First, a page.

That’s a streetcar you hear approaching, similar to the one that President Lyndon Johnson hopped aboard a half-century ago when he plunged headlong into the Vietnam War.
Fifty years ago this week, Viet Cong guerrillas assaulted a US military compound at Pleiku in South Vietnam’s central highlands, killing eight Americans and wounding more than one hundred, while destroying several aircraft. Trivial in comparison to all that was to follow, the incident triggered a dramatic shift in US policy. Within hours, Johnson ordered retaliatory strikes against North Vietnam. Within weeks, raids gave way to a sustained bombing campaign, as US combat troops began deploying to South Vietnam to protect American air bases. Within months, those troops, arriving in ever-greater numbers, had commenced offensive operations aimed at defeating the Communist insurgency.
Rather than causal, Pleiku’s contribution to this sequence of events was catalytic. It converted predisposition into decision, inclination into action. “Pleikus are like streetcars,” remarked McGeorge Bundy, LBJ’s national security adviser. Wait awhile and one is sure to come along, carrying you to its predetermined destination.
Visiting Saigon at the time of the attack, Bundy had immediately flown up to Pleiku to survey the damage. In a memo to the president drafted the next day while returning to Washington, he described existing US efforts in Vietnam as “surrender on the installment plan.” Bundy urged a major escalation. The president needed little persuading.
Are we approaching another Pleiku moment? Last year, the Obama administration renewed the US military commitment to a faux country (like South Vietnam) that is fighting for its survival. In place of Communism, radical Islam poses today’s threat. In place of North Vietnam, ISIS is the immediate enemy. As was the case back in February 1965, the present American role in Iraq is “advisory.” It’s their fight, not ours, we are told. Yet political disarray and military incompetence evident in that country suggest a variant of “surrender on the installment plan.” Supporting Baghdad today hardly seems a better bet than supporting Saigon once did.
There are presently some 2,000 US troops in Iraq, with 1,000 more soon slated to arrive. As their numbers increase, so too does their vulnerability. There are already enough Americans scattered about Iraq to offer inviting targets, but not enough to turn back a determined attacker.
That US forces in Iraq could suffer a setback comparable to Pleiku is not only plausible but likely. Should such an event occur, what would be an appropriate response? Would it make sense to up the ante? Call it quits? Or absorb the losses and simply carry on?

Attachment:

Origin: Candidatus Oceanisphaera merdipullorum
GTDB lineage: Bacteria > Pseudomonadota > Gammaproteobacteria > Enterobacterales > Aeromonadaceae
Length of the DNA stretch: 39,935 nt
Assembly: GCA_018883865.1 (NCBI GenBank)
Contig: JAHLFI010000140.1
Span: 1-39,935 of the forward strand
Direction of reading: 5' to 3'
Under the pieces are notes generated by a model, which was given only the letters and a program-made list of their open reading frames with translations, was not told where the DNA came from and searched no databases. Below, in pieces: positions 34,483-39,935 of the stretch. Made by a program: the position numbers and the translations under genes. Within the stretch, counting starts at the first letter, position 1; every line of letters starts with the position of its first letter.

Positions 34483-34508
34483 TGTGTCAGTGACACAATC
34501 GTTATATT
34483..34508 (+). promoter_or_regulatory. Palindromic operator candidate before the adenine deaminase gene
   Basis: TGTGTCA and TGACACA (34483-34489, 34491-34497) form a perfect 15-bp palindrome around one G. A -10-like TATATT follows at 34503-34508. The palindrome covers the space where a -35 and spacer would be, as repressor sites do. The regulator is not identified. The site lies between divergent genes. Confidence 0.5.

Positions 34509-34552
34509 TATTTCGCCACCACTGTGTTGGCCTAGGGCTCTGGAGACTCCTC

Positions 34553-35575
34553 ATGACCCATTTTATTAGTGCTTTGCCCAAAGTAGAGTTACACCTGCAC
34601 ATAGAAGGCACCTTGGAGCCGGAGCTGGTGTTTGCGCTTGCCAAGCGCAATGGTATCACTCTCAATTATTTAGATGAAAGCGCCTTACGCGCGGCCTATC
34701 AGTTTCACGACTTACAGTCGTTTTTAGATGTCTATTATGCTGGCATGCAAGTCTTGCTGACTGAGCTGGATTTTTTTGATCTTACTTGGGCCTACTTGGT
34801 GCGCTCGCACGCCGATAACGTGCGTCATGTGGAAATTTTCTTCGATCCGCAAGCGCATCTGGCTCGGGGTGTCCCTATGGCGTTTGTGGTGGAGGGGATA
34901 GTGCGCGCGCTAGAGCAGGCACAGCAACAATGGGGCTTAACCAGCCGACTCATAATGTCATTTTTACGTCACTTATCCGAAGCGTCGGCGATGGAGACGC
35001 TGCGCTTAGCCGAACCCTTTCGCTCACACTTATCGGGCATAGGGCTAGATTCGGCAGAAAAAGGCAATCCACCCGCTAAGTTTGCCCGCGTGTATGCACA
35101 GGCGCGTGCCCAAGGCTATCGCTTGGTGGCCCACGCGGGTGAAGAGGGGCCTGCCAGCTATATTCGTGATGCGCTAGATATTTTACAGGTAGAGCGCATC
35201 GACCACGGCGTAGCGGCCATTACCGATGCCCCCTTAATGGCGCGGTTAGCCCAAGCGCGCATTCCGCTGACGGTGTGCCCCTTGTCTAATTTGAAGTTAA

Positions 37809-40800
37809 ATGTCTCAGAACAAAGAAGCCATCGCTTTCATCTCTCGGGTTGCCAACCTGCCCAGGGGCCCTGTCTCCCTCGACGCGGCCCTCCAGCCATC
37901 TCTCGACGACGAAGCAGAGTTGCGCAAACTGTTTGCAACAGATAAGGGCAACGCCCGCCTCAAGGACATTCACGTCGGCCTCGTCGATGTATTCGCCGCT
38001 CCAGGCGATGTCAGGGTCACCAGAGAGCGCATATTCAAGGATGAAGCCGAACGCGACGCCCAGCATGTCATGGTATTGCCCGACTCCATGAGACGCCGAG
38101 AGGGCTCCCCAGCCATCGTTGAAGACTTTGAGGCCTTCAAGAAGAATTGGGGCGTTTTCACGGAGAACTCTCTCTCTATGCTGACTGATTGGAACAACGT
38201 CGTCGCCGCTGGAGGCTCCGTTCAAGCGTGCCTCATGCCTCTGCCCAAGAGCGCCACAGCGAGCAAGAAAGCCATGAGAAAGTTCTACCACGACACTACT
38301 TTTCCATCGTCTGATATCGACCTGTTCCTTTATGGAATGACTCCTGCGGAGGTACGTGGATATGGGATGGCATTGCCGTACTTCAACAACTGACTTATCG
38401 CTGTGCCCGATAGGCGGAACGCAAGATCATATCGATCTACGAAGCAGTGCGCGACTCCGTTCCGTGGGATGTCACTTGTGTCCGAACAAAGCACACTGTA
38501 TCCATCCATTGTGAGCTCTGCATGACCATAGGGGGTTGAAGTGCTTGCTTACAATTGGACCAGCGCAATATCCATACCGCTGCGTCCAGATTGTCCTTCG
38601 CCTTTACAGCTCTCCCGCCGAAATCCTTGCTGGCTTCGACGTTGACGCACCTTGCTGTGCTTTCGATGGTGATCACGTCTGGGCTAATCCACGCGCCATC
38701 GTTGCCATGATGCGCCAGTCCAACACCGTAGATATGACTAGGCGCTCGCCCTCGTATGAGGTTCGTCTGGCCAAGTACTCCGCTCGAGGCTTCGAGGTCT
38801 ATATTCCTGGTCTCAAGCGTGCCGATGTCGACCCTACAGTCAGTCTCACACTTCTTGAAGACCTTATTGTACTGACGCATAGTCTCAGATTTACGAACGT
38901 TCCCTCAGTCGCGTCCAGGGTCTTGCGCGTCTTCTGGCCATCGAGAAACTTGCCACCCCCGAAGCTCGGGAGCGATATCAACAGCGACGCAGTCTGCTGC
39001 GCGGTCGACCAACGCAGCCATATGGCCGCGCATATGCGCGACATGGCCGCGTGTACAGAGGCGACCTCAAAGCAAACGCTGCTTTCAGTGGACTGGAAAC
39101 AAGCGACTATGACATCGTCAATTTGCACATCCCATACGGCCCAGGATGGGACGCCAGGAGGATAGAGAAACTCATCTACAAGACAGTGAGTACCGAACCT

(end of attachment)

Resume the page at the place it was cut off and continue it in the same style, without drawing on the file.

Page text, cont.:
By February 1965, the Johnson administration had already answered those questions to its own satisfaction. Pleiku provided the president with the occasion to let the American people in on his decision. Given the stakes, LBJ had concluded, a South Vietnamese defeat was simply intolerable. Informed of that judgment after the fact, many of his fellow citizens reached the opposite conclusion. The ensuing war divided the country, consumed the lives of 58,000 Americans, and ended in epic failure.
In Iraq today, the United States faces a similar circumstance. Half-heartedness seldom offers a recipe for victory, but that certainly describes the Obama administration’s campaign against ISIS — a modest bombing effort combined with yet another attempt to build a viable Iraqi army. At best, that campaign qualifies as a holding action. A question hangs in the air: “Where does this lead?”
In Washington, latter-day McGeorge Bundys are doubtless contemplating that question. Yet the question is not theirs alone, but also ours. And before a 2015 equivalent of Pleiku detonates on front pages and network news shows, it deserves a thorough airing.
Where is our own streetcar likely to take us? How much will the ride cost? In 1965, the Johnson administration, perhaps wary of what it might hear, chose not to consult the American people on these matters. This turned out to be a grievous error.
A ready-made opportunity to avoid repeating this error is readily at hand. Congress is considering a new Authorization to Use Military Force — a de facto declaration of war against ISIS. In his recent State of the Union address, President Obama himself called for its passage. “We need that authority,” he said.
Yet before granting any such request, Congress has a solemn duty to examine its implications, which extend well beyond whatever danger ISIS may pose. Here is the chance to take stock of the larger military enterprise in which the United States has been engaged since at least 9/11. Who or what is it that we are fighting? How much progress have we made? How much more can we expect to pay? And how will we know when we have won? Before granting Obama (and his successors) the authority to proceed further, each of these requires an answer, thereby providing an accounting of what has occurred thus far. Surely, this is a point on which Democrats and Republicans, liberals and conservatives, doves and hawks can all agree.
This important cause awaits those members of Congress able to rise above partisan and parochial concerns. Do such persons even exist in present-day Washington?